The iOS14 update that’s expected to launch early 2021 requires apps to explicitly ask permission to track users across apps and websites.

Obviously many Facebook app users will not allow the app to track them across other websites and apps. And most people use Facebook’s app instead of the mobile or desktop browser.

That’s why Facebook broke the silence and…

Facebook now fights the iOS14 update publicly

Facebook is trying to stop Apple from pushing the iOS14 update that heavily impacts Facebook advertisers in their ability to: create custom audiences, personalise ads, attribute conversions, etc.

And as a result of that:

iOS14 heavily impacts Facebook’s main source of revenue.

But instead of starting an anti-competition lawsuit against Apple (which I expect might be their next step) they’ve started a public blame-game.

Facebook spinned the story to make it look like Apple is the bad guy that’s killing small business by limiting their ability to run personalized Facebook ads. And that Facebook is the good guy coming to the rescue.

They’ve launched a website to raise public awareness and even ran full-page ads in major newspapers like the New York Times, Washington Post and the Wall Street Journal.

While I’m a Facebook advertiser myself, I’m also an internet user.

I personally understand and agree with Apple’s motives for doing all of this and I think it’s a good thing that big tech platforms are held accountable.

I’m sure that in the long run it will improve our online experience, but right now it also forces us advertisers to quickly adjust to a “cookieless” future.

Whether you agree with my opinion or not doesn’t really matter. What matters it that you do everything you can to prepare.

What marketers should do to prepare for iOS14 and its impact on Facebook ads

What I recommend you to do:

💡 Take this seriously and stay up-to-date on new developments. This is more important than any “secret scaling trick” and it seems Facebook will not be able to fix this issue for you. Read Facebook’s updates around this topic and attend their webinar on January 7th 2021.

💡 Start collecting email addresses from your visitors as a major part of your strategy. Even consider putting part of your content behind an email login. While new tracking methodologies will emerge to replace cookies, email addresses have always been the best way to recognize people. I’m betting on their growing importance in the near future.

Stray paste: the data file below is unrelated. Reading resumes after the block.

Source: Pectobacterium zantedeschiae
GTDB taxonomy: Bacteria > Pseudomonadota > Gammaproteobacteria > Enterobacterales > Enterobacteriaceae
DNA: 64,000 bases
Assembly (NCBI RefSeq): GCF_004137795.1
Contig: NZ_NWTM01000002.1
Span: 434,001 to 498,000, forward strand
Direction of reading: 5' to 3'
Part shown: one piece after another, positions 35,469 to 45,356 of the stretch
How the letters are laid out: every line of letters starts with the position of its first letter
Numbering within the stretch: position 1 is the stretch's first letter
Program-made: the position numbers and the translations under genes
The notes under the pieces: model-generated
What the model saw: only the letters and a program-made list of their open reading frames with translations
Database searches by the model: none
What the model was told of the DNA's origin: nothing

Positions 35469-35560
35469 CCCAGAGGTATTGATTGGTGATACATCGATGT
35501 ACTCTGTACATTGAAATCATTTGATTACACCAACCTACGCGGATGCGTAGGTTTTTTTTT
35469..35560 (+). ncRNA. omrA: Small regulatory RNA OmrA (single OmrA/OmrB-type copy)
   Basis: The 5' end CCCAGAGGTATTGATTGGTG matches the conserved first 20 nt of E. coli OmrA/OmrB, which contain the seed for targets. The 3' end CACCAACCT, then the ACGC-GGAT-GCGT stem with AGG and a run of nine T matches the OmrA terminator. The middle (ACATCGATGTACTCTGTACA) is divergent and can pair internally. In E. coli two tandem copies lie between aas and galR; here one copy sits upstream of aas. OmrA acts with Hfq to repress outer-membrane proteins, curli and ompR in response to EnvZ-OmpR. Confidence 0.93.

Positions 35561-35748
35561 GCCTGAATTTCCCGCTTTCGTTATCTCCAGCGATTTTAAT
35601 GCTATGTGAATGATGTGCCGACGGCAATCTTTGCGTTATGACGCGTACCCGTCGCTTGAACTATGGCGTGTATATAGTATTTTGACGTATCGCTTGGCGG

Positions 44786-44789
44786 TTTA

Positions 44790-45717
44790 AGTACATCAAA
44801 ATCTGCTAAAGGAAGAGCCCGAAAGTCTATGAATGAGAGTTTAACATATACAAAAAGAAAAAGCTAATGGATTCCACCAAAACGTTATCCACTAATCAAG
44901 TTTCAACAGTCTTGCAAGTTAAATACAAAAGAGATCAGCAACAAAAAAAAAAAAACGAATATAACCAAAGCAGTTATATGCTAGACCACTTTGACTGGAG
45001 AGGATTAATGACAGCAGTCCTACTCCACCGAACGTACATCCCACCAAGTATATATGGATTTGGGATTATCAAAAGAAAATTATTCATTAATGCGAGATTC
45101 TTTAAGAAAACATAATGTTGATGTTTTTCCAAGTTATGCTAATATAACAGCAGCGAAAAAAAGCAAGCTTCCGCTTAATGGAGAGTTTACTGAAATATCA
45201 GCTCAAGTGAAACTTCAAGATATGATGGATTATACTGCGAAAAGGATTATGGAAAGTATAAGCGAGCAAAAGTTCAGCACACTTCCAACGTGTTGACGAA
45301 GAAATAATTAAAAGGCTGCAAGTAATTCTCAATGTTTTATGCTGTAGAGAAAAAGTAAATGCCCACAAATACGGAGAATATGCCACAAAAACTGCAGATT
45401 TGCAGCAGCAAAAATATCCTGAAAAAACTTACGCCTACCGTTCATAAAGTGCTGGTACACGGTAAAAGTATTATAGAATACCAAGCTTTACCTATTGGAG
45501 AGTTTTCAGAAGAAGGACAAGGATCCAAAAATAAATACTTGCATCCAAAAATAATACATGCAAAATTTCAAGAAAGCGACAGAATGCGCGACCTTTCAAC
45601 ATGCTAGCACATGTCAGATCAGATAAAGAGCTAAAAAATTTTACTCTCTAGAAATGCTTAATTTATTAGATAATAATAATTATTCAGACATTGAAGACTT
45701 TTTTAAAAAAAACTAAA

💡 Sharpen your customer persona / avatar. As targeting and retargeting based on pixel data will gradually be limited, it becomes even more important to KNOW which characteristics define your perfect audience. Things like their demographic profile, their interests, etc. These are native elements on the Facebook platform that will remain available. I’ve written a Definitive Guide on Facebook Interest Targeting which I highly recommend you to read if you haven’t done so already.


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  1. According to Adspresso the percentage of IOS users on Facebook compromises only 14.4% of the total mobile users so I don't think this will impact advertisers as much as they think. A whopping 80.5% of mobile users on Facebook are android users and the rest are other overseas engines.

    1. The exact percentage of your traffic that's impacted will vary. In my case, Safari makes up for 17% (it's not just the apps, the 7 day cookie expiration is already active on desktop).

      At the moment every browser is developing their version of Intelligent Tracking Prevention, like Firefox's Enhanced Tracking Protection. The big elephant in the room is… what if Chrome follows?

      The development version of Chrome (Canary) already shows the first signs and Justin Schuh (Chrome's Director of Engineering) came out saying that they want to build a more private web and that their intention is to make 3rd-party cookies obsolete within the next 2 years.

      So I guess time will tell…

  2. If this affects advertisers ROAS, and it starts to make FB/IG ads barely profitable.

    Will Facebook reduce CMP costs? As a way of helping advertisers.

    What do you think?

      1. But isn't it in their interest to keep customers? or maybe CPM will be dynamic depending on customers' profitability. Maybe it will be like some "small business cpm".

        1. CPM is dependent on the auction. If more advertisers participate and bid for the same impressions, the cost of the impressions will rise. If less advertisers participate the CPM could decrease. I don't expect there to be different CPM tiers for different types of businesses.